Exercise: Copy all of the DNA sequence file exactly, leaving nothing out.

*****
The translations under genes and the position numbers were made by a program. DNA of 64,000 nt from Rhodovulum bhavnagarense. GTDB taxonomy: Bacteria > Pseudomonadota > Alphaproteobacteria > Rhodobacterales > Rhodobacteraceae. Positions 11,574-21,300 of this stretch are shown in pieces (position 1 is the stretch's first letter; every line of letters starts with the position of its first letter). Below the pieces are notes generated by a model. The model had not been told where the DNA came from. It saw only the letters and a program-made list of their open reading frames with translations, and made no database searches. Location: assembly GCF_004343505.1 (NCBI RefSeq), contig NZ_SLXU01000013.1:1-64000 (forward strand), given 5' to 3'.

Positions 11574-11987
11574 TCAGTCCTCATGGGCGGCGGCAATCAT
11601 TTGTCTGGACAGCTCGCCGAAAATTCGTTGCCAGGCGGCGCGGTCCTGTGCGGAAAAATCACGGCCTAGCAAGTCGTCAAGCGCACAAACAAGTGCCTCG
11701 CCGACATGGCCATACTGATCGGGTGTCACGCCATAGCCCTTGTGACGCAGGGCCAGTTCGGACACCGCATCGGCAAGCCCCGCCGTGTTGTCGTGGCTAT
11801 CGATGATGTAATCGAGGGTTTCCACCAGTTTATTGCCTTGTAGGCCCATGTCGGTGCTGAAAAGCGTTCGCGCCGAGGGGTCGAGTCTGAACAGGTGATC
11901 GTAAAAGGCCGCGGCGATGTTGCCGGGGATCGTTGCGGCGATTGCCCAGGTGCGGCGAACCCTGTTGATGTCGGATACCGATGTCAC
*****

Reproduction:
The translations under genes and the position numbers were made by a program. DNA of 64,000 nt from Rhodovulum bhavnagarense. GTDB taxonomy: Bacteria > Pseudomonadota > Alphaproteobacteria > Rhodobacterales > Rhodobacteraceae. Positions 11,574-21,300 of this stretch are shown in pieces (position 1 is the stretch's first letter; every line of letters starts with the position of its first letter). Below the pieces are notes generated by a model. The model had not been told where the DNA came from. It saw only the letters and a program-made list of their open reading frames with translations, and made no database searches. Location: assembly GCF_004343505.1 (NCBI RefSeq), contig NZ_SLXU01000013.1:1-64000 (forward strand), given 5' to 3'.

Positions 11574-11987
11574 TCAGTCCTCATGGGCGGCGGCAATCAT
11601 TTGTCTGGACAGCTCGCCGAAAATTCGTTGCCAGGCGGCGCGGTCCTGTGCGGAAAAATCACGGCCTAGCAAGTCGTCAAGCGCACAAACAAGTGCCTCG
11701 CCGACATGGCCATACTGATCGGGTGTCACGCCATAGCCCTTGTGACGCAGGGCCAGTTCGGACACCGCATCGGCAAGCCCCGCCGTGTTGTCGTGGCTAT
11801 CGATGATGTAATCGAGGGTTTCCACCAGTTTATTGCCTTGTAGGCCCATGTCGGTGCTGAAAAGCGTTCGCGCCGAGGGGTCGAGTCTGAACAGGTGATC
11901 GTAAAAGGCCGCGGCGATGTTGCCGGGGATCGTTGCGGCGATTGCCCAGGTGCGGCGAACCCTGTTGATGTCGGATACCGATGTCAC